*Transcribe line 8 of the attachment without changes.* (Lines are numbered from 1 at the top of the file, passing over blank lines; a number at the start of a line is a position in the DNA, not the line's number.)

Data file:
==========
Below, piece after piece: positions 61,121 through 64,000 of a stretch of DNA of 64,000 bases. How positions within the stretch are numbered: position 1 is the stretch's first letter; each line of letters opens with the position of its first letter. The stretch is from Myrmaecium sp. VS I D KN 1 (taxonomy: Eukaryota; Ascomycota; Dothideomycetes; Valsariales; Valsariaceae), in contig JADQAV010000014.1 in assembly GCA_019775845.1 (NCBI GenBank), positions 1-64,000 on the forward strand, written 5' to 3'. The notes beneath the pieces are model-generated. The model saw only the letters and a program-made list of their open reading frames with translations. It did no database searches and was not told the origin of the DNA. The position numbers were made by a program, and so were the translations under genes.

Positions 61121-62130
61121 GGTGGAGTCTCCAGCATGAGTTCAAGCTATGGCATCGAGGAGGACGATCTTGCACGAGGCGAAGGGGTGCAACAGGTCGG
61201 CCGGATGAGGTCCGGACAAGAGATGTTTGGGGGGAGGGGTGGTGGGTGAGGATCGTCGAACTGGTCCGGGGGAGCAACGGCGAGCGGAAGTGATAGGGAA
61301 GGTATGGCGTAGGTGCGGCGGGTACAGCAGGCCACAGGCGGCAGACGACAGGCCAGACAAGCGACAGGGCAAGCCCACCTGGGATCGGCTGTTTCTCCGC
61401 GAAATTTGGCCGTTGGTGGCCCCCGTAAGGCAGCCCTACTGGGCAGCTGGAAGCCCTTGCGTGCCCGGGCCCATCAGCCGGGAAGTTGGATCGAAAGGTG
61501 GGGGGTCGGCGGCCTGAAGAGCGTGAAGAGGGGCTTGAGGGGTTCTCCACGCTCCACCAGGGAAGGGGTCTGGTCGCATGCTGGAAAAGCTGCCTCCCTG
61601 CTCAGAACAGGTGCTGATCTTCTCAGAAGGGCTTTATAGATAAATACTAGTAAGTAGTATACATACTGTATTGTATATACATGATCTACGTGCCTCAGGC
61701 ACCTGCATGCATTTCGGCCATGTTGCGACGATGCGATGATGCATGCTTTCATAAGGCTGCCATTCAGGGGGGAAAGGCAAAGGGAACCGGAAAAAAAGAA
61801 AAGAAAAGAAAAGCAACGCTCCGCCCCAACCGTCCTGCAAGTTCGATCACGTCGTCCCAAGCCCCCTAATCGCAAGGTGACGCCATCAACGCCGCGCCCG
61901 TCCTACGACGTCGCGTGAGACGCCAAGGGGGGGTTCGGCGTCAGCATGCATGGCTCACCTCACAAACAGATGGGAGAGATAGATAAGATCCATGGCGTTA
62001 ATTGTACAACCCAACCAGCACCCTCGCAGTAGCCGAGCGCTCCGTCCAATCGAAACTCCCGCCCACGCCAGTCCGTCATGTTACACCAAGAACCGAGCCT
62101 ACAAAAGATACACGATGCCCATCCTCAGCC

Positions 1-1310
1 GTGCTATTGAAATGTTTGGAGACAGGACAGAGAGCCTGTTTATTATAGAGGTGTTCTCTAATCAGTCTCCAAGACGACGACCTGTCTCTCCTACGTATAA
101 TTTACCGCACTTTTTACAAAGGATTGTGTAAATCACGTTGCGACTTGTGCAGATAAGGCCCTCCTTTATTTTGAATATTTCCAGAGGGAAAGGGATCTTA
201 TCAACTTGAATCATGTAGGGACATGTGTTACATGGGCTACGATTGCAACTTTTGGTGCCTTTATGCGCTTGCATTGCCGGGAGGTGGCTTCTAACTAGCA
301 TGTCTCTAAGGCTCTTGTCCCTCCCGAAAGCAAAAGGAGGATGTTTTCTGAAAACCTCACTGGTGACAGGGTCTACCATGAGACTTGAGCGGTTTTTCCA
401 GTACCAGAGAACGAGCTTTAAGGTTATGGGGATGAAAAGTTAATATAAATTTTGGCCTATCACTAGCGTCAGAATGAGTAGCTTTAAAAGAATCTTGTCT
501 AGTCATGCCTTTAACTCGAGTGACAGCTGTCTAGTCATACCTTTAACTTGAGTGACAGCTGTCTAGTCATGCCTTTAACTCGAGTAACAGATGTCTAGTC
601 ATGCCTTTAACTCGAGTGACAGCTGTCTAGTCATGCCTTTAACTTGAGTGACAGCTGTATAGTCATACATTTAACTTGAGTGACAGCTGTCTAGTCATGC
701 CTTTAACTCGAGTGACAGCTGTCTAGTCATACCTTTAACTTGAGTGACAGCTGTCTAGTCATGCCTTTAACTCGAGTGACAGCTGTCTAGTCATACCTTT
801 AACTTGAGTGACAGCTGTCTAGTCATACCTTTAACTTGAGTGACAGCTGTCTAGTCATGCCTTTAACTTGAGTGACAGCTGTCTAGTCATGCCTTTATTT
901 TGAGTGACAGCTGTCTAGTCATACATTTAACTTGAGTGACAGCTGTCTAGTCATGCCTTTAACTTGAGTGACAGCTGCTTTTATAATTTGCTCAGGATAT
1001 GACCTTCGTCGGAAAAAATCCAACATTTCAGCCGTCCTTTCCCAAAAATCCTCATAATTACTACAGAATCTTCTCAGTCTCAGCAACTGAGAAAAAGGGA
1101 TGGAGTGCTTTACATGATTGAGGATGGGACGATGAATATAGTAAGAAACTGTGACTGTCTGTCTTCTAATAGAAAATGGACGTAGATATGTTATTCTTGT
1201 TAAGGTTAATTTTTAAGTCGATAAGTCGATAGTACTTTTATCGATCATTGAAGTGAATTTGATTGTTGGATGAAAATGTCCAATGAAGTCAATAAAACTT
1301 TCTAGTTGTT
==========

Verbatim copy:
61601 CTCAGAACAGGTGCTGATCTTCTCAGAAGGGCTTTATAGATAAATACTAGTAAGTAGTATACATACTGTATTGTATATACATGATCTACGTGCCTCAGGC